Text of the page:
AirBnB has been building in popularity in recent years and I’ve decided to write a blog post all about this new up and coming hospitality option.
What is AirBnB?
AirBnB (in 190+ countries) where locals open up their home for travellers to stay.
Options range from staying in a private room whilst you share the rest of the house with the host, to renting out whole apartments from the host for a set period of time.
The length of stay can be a few days to a few months.
It’s based on a referral system where past guests can leave feedback about how the stay went.
The main difference is your staying with a local in their home,
This makes your stay feel more homely with a unique experience to look into how a local culture lives.
Apartment styles are endless too, you never know what you might find, from authentic Swedish log cabins to genuine Dutch Windmill’s the possibilities are endless.
Apartments range in prices to suit any budget, it’s fun to explore as well as adding something unique to your trip.
Isn’t this just a paid version of Couchsurfing?
I’m a big fan of Couchsurfing and I’ve been using the site since it started in 2006.
The community has drastically changed since the start, which is common with anything that grows bigger, it has to adapt to meet the demand and I feel that it has been sliding away from what it once started out as.
I’ve even noticed many alternatives starting to pop up recently as many from the community haven’t been happy with the recent changes to Couchsurfing.
It’s still a great travel resource and it’s a perfect way of directly connecting with locals in new places.
However, it’s still something I wouldn’t recommend to my Mum, AirBnB however, I would (I have done this as well!).
Not because it comes across as a sort of backpacker community, but more down to the fact that it takes a type of person to understand the Couchsurfing community. I understand Couchsurfing and it doesn’t suit some types, that’s ok, it’s not for everyone.
Why is AirBnB a better alternative for everyone?
The way it works is very simple, search the location you wish to travel to, find an apartment that suits you, find the perfect price point for your budget and send a request to the host to see if its possible for the duration of your stay.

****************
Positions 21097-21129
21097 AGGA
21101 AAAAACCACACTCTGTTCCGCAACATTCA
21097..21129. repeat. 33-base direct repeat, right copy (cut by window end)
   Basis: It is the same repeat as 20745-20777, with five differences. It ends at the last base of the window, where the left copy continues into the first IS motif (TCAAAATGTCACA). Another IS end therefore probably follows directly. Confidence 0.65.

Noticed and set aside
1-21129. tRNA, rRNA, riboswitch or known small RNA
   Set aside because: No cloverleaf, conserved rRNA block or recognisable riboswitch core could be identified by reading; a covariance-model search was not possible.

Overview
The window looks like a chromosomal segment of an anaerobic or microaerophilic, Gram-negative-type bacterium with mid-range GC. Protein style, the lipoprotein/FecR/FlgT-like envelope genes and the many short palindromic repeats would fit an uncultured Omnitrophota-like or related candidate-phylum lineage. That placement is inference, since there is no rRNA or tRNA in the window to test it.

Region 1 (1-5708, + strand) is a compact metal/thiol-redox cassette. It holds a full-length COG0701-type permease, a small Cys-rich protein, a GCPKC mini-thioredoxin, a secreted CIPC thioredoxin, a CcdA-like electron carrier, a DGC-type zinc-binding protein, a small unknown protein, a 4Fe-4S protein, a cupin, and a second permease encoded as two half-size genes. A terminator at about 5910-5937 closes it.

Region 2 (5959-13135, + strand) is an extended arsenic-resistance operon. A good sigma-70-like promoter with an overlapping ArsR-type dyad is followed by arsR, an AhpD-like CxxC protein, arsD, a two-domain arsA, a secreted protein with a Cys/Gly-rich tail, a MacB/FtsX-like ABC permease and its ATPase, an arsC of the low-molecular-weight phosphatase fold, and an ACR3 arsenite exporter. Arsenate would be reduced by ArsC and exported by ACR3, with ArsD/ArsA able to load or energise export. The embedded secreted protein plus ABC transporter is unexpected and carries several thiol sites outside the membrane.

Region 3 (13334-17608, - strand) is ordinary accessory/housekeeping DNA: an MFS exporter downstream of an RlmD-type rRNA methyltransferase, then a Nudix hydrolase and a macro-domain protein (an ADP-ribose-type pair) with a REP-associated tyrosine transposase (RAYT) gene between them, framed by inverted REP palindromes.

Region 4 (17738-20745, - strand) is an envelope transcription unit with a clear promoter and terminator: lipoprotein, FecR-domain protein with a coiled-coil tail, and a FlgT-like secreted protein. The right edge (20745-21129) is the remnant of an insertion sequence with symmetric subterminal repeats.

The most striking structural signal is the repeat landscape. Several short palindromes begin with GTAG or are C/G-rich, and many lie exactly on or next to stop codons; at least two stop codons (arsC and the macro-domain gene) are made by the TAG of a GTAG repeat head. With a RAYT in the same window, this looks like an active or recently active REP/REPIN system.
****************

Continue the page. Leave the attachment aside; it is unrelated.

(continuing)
Many places listed have a review from past guests and it adds a reasurance to your booking.
Because there is a cash transaction its a whole different ball game, a sense of safety that you will have a night stay.
For this reason its perfect for anyone who has a free place in their current apartment and wants to make some money out of the empty space they have and help travellers out at the same time.
It’s fun to turn your living space into a hotel concept and host travellers from all around the world looking for an alternative sleep in a new city with a direct connection to the culture they are exploring.
Why not a hotel?
Hotel rooms are boring, they all look the same in each location you go to and they are costly too. Wouldn’t you rather add a cultural element to your stay and save some money?
Of course the host on AirBnB is not a Hotel receptionist but they are willing to host you and try and make your experience worthwhile.
Many hosts are happy to have breakfast with you, give you some handy tips for your stay and try and make you feel as comfortable as possible within their home.
Because people can leave reviews you can gather a rough judgement on the place before you depart.
So yes, basically its Couchsurfing that you pay for but with more reliability.
I will still Couch surf, but as I get older I tend to want to pay for a night’s stay here and there and if I could add a unique cultural experience by staying with a local then this is appealing to me.
AirBnB is full of unique locations and apartments too, Home is where the heart is and if Someone is willing to open up their home and it’s cheaper than staying in a hostel and the host gains a bit of revenue to cover there general household costs then it’s a win win for both partys.
In the past, I was always hesitant to recommend Couchsurfing, not because it was my little secret, but because I knew that some people wouldn’t understand it and get the same experience out of it as I do.
But now with AirBnB this site fits better as a recommendation.
Won’t this change the landscape of hotels and hostels?
Change will always come along.
AirBnB to hotels is seen in the same way as what Amazon has done to book shops.
I don’t think it will have a dramatic effect just yet. You’re still going to stay in a local home and its still not 100% private as a guest, this is what some people like to do on their travels, escape, relax and enjoy in peace, for some it’s not appealing and hotels and hostels will still play a part.
Plus, you will always want to meet Backpackers in backpacker hostels to socialise and meet other travellers from time to time.
But for those outgoing types of travellers that like to try something new, AirBnB does have its appeal.
Go ahead and give AirBnB a go if you’re feeling adventurous on your next trip, it’s worth a shot.
Be sure to try AirBnB a try on your next trip, thank you for reading Travel Dave and for your continued support!